1:31 p.m.: How much bad is left in Jesse and how much good is left in Walt at this point? Paul says with where the season ended last year, Jesse “is just emptied out. He wants out of the business, wants to stay as far away from Walt as possible. Walt’s true colors were definitely revealed to him towards the end of last season… He’s terrified of this man. He just wants nothing to do with him. He wants to try and stay out of the business if he can.” Cranston: “Walt has a large reservoir of good to be shared with everyone else, and he spreads his joy throughout the last eight episodes… I think everyone will be satisfied with the ending where we hug it out.” Brandt: “Don’t mention the musical numbers!”

1:32 p.m.: More seriously, Cranston really believes that everyone is capable of good or bad, “and depending on your influences and your DNA and your parenting and your education and your social environment, the best of you can come out and the worst of you can come out. Given the worst set of circumstances and dire situations, anyone can become dangerous.”

1:35 p.m.: Has the amount of recapping done about this show affected Gilligan’s creative process? Gilligan spends “a lot of time on the internet looking up useless crap,” but he doesn’t Google anything about the show, “out of a very neurotic sense of self-protection. I know that it would be a rabbit hole that I would disappear down.” He’s grateful for the support of the fans and the critics, “but I’ve found that our best way forward in crafting the show is to keep our writers room… like a sequestered jury room. There was seven of us sitting around telling stories to ourselves.” He would sometimes hear second-hand what was being said on the internet. He was really nervous coming up with the end of the series. “So with that in mind, how do you satisfy everybody? The more you listen to everyone, I find the more fractured your thinking becomes. Along the way, I felt the best way to come up with something that most people would like was to satisfy ourselves.”

He is very proud of the finale and can’t wait for people to see it. “I am very cautious in my estimation in general of how people will respond to things. I hope I am not wildly wrong in my estimate that most people are going to dig the ending.”

1:37 p.m.: What’s going on with the “Better Call Saul” spin-off? Gilligan holds up a magazine issue with Odenkirk on the cover as Saul. “It is my fervent wish that there be a Saul Goodman spin-off,” Gilligan says. He and Saul’s creator, Peter Gould, have been working on the idea. “It’s for powers bigger than me to figure out if it can come to fruition, but I would very much like it to be the case. We’re working toward that.” Odenkirk loves everything Gilligan just said. “I would love to do it, I’d do it in a second, because if Vince wrote it, it’s going to be awesome. Other than that, for me, the spinoff was just having been on the show. Everything good that’s already come for me being on this is all I’d never need to be happy.”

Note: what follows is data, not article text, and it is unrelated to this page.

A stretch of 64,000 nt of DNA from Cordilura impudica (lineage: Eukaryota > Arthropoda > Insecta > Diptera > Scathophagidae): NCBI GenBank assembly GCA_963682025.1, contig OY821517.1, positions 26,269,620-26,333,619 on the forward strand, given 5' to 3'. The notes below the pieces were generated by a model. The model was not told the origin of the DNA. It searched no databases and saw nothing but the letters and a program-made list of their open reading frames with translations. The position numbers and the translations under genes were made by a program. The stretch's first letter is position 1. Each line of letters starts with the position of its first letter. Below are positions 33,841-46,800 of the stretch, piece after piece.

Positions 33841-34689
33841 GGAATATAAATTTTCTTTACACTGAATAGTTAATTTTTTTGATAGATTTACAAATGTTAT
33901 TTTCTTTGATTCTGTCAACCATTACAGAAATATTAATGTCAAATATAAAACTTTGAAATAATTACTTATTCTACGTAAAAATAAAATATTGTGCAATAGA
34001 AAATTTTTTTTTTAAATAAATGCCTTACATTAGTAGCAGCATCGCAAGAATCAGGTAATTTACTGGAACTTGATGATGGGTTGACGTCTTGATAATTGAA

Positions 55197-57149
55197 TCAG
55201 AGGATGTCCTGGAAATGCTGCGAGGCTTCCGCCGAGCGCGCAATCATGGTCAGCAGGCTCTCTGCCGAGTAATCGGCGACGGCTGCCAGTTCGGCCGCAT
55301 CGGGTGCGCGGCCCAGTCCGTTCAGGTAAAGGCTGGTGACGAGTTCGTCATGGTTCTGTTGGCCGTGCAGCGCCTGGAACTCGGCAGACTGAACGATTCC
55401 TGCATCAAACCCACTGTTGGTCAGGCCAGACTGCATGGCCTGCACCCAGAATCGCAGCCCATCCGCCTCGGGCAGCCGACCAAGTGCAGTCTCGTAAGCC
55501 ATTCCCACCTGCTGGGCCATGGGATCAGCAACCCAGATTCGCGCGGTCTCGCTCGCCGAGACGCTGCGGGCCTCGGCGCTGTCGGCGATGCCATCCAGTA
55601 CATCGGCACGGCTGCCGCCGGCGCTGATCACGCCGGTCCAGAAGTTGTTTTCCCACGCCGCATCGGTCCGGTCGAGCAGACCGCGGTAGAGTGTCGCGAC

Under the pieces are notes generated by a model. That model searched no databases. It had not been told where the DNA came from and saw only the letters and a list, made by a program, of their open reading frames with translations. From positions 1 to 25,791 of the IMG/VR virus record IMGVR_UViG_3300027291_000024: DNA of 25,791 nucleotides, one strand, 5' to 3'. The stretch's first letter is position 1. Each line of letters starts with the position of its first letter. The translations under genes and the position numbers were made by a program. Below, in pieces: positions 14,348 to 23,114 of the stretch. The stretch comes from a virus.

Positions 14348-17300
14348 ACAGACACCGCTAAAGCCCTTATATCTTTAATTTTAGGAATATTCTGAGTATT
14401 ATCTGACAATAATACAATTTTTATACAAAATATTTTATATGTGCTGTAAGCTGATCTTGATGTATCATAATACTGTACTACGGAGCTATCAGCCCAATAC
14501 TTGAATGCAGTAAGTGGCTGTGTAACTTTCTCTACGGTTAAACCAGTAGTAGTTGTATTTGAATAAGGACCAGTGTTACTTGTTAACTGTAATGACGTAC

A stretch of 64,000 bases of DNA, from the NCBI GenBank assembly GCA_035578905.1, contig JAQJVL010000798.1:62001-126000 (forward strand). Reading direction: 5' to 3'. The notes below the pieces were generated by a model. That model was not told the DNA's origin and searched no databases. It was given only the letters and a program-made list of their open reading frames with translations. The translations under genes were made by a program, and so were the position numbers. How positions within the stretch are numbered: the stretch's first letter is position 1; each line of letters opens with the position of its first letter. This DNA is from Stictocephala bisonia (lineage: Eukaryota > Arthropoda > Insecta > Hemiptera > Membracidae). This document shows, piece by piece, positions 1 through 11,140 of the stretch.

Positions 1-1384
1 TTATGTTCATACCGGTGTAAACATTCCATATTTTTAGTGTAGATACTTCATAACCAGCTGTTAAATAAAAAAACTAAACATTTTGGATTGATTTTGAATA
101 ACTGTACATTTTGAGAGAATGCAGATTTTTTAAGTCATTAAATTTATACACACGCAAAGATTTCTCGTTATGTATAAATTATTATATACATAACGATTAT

1:42 p.m.: Last question is about how Walt is the only character on the show where we know a lot about his backstory; have the other actors come up with ideas on their own about where their characters came from? Odenkirk likes the idea that Saul is from Chicago, in part because such a corrupt city would produce a man like that. Because Mitte also has cerebral palsy (albeit not as severe as Walter Jr’s), he drew on his own childhood experiences, and talks about the painful time he went through getting his legs bound and immobilized so he can walk as well as he does. Brandt thinks Hank and Marie wanted to have kids and couldn’t, and will think about that whenever she has a scene with the White children. And she and Gunn would frequently ask what the heck Skyler and Marie’s parents were like to turn them out like this. Gunn agrees that the sisters didn’t have a happy childhood and became “war buddies… I always felt that Skyler in some way had to be the mother figure, and so Skyler learned to take care of things and deal with problems and just put her head down and get through things at a very young age.” Paul says Jesse was revealed to him more and more as episodes went on. “Jesse was just on a constant search for some guidance in his life. Even though he maybe didn’t want to admit it, he was searching for a father figure in a way, and found one in Walt because his parents gave up on him years ago. And then that comes with him wanting to protect kids, in a way. There’s episodes where we all know that he has this fondness for children. He wants to protect those children, because he didn’t feel he had that protection from his parents.” Cranston jokes that the turning point for Walt was July 4, 1978, when he entered the Nathan’s Hot Dog Eating Contest, consumed 38 hot dogs, and was considering going into the competitive eating profession. Gilligan: “Why did you have to ruin the ending?” Cranston: “I assumed they knew.”

And that’s all, folks. A much shorter panel than we might’ve liked, but AMC has to squeeze in additional panels for “Hell on Wheels” and “Low Winter Sun.”